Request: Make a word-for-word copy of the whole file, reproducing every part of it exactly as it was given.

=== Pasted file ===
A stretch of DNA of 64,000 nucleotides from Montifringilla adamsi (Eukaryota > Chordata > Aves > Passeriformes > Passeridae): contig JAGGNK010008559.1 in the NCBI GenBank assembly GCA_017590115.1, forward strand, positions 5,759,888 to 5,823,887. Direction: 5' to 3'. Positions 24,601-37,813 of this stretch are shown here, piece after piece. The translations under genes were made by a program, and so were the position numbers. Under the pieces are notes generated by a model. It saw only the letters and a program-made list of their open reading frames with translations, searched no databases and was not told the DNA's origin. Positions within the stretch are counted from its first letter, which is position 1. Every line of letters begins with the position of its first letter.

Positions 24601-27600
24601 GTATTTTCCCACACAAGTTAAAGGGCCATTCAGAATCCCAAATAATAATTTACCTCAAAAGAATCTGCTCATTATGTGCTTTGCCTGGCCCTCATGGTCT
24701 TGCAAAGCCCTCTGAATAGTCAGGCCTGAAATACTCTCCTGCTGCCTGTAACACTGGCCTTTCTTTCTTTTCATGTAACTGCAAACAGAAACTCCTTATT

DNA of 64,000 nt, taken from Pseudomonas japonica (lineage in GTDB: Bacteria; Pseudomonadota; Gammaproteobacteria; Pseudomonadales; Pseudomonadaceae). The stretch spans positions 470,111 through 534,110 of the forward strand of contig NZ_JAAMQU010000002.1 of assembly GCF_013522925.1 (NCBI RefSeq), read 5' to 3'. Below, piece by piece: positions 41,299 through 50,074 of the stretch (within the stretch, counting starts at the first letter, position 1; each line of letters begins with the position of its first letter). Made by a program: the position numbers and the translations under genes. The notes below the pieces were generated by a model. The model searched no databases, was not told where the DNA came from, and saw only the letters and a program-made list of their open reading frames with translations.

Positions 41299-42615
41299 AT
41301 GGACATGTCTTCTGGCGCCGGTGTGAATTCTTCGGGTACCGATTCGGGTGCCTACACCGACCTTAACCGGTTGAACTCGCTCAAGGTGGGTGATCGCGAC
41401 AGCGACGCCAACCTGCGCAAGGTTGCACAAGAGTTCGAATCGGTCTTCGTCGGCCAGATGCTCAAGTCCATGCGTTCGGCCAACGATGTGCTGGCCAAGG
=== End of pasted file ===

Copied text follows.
A stretch of DNA of 64,000 nucleotides from Montifringilla adamsi (Eukaryota > Chordata > Aves > Passeriformes > Passeridae): contig JAGGNK010008559.1 in the NCBI GenBank assembly GCA_017590115.1, forward strand, positions 5,759,888 to 5,823,887. Direction: 5' to 3'. Positions 24,601-37,813 of this stretch are shown here, piece after piece. The translations under genes were made by a program, and so were the position numbers. Under the pieces are notes generated by a model. It saw only the letters and a program-made list of their open reading frames with translations, searched no databases and was not told the DNA's origin. Positions within the stretch are counted from its first letter, which is position 1. Every line of letters begins with the position of its first letter.

Positions 24601-27600
24601 GTATTTTCCCACACAAGTTAAAGGGCCATTCAGAATCCCAAATAATAATTTACCTCAAAAGAATCTGCTCATTATGTGCTTTGCCTGGCCCTCATGGTCT
24701 TGCAAAGCCCTCTGAATAGTCAGGCCTGAAATACTCTCCTGCTGCCTGTAACACTGGCCTTTCTTTCTTTTCATGTAACTGCAAACAGAAACTCCTTATT

DNA of 64,000 nt, taken from Pseudomonas japonica (lineage in GTDB: Bacteria; Pseudomonadota; Gammaproteobacteria; Pseudomonadales; Pseudomonadaceae). The stretch spans positions 470,111 through 534,110 of the forward strand of contig NZ_JAAMQU010000002.1 of assembly GCF_013522925.1 (NCBI RefSeq), read 5' to 3'. Below, piece by piece: positions 41,299 through 50,074 of the stretch (within the stretch, counting starts at the first letter, position 1; each line of letters begins with the position of its first letter). Made by a program: the position numbers and the translations under genes. The notes below the pieces were generated by a model. The model searched no databases, was not told where the DNA came from, and saw only the letters and a program-made list of their open reading frames with translations.

Positions 41299-42615
41299 AT
41301 GGACATGTCTTCTGGCGCCGGTGTGAATTCTTCGGGTACCGATTCGGGTGCCTACACCGACCTTAACCGGTTGAACTCGCTCAAGGTGGGTGATCGCGAC
41401 AGCGACGCCAACCTGCGCAAGGTTGCACAAGAGTTCGAATCGGTCTTCGTCGGCCAGATGCTCAAGTCCATGCGTTCGGCCAACGATGTGCTGGCCAAGG